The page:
And God said, let there be culture. And there was culture. Then came technology, art, writing and, eventually, books. Some books featured more convincingly detailed stories about how it all started. How did one primate species become capable of asking, well, how one primate species became capable of asking?
This is the question animating Chris Stringer's latest popular account of human origins. It lacks the lavish illustrations of his last book, Homo Britannicus: The Incredible Story of Human Life in Britain (2006), but ranges more widely, considering the history of humans across the globe, not just in the British Isles. And it looks back over a 40-year career, in which both the techniques of palaeoanthropology and our understanding of prehistory have been transformed.
In 1970, a dogged research student with a road map of Europe could still compile hand measurements of fossil skulls from scattered museums and make worthwhile new inferences about evolutionary relationships, as Stringer did. Since then, a welter of new archaeological finds, more refined dating methods and, most recently, genetic analysis have enriched the picture of which varieties of proto-humans emerged, where.
Together, they support the idea that all modern humans descend from a smallish band of emigrant Homo sapiens from Africa who lived about 60,000 years ago. Stringer was an early proponent of this interpretation, in the face of the prevailing orthodoxy that proto-humans left Africa first, then became "modern" in several other places. It is now largely confirmed, although the very latest molecular genetic analyses are complicating the story. The full genome of European Neanderthals has been worked out from 40,000-year-old DNA, for instance, one of the most remarkable scientific achievements of the past couple of years. The small amount of genetic material they shared with us suggests some interbreeding between the two types before the Neanderthals disappeared.
This is just one strand in a scientific story that weaves together many different kinds of evidence - from the growth patterns in fossil teeth to fashions in flints and the co-evolution of humans and body lice. If you like authority in your popular science, this one is a good bet. The author pretty much owns the subject. On the whole, that is a good thing. There is as much detail as you could wish for, and perhaps even a bit more than that in the chapters on digs, dates and skull dimensions.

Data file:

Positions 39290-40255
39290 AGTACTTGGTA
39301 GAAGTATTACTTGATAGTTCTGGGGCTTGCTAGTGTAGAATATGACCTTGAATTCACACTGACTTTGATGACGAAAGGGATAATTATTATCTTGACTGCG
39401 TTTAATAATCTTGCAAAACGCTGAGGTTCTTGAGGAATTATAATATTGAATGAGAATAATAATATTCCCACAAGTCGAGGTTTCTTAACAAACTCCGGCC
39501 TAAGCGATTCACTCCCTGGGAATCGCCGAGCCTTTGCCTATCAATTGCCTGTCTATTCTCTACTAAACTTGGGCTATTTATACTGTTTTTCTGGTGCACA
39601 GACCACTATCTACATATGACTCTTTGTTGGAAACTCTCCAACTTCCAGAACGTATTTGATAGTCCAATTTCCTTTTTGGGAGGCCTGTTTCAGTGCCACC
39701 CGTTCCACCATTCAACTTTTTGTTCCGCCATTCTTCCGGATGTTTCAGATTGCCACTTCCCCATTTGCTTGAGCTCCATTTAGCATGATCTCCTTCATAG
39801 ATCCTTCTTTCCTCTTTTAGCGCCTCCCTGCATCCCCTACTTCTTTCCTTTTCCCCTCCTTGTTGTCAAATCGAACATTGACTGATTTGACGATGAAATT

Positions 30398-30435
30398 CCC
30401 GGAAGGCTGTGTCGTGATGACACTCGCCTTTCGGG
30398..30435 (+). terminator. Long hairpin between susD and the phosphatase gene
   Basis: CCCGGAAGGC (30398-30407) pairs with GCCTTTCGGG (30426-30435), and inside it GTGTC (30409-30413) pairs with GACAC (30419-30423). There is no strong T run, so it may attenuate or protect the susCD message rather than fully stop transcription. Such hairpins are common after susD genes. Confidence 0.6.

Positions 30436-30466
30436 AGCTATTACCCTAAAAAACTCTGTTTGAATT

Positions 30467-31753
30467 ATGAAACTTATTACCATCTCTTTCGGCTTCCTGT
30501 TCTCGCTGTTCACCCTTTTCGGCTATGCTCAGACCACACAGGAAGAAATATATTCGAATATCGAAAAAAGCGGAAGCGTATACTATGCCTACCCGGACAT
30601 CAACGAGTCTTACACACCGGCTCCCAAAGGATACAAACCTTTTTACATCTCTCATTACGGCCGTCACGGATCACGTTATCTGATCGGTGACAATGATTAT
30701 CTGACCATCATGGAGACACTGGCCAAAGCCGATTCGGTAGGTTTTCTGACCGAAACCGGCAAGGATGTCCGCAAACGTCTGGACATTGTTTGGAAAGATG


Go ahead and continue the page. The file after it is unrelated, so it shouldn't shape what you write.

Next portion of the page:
Stringer's own extensive contributions are generally introduced in the tone of "here's another interesting thing", rather than "look what I did". He does stress how fiercely the out-of-Africa thesis was resisted through the 1980s and beyond, but has now largely been vindicated. But he does not suggest that the final word has been voiced just yet. And he is scrupulous about distinguishing hard data from speculation, and well aware that the species we are all trying to understand likes to join the dots of sparse data with stories that are little more than plausible.
And if it did start in Africa, what triggered the human cultural explosion? How did we become conscious of being conscious? The best answer, he believes, is that a large continent supported a good-sized population over many generations, thus allowing the gradual emergence of many small changes in form and behaviour. Then cultural innovations accumulated, through innovation and imitation. They all eventually added up to a change of state.
The conclusion is tentative and sounds a strong note of contingency. We are as we are, but could easily have been otherwise, or not have survived - or existed - at all. Then some other sub-species of the genus Homo might be reconstructing the story of its lost origins.
The Origin of Our Species
By Chris Stringer. Allen Lane, 352pp, £20.00. ISBN 9781846141409. Published 28 June 2011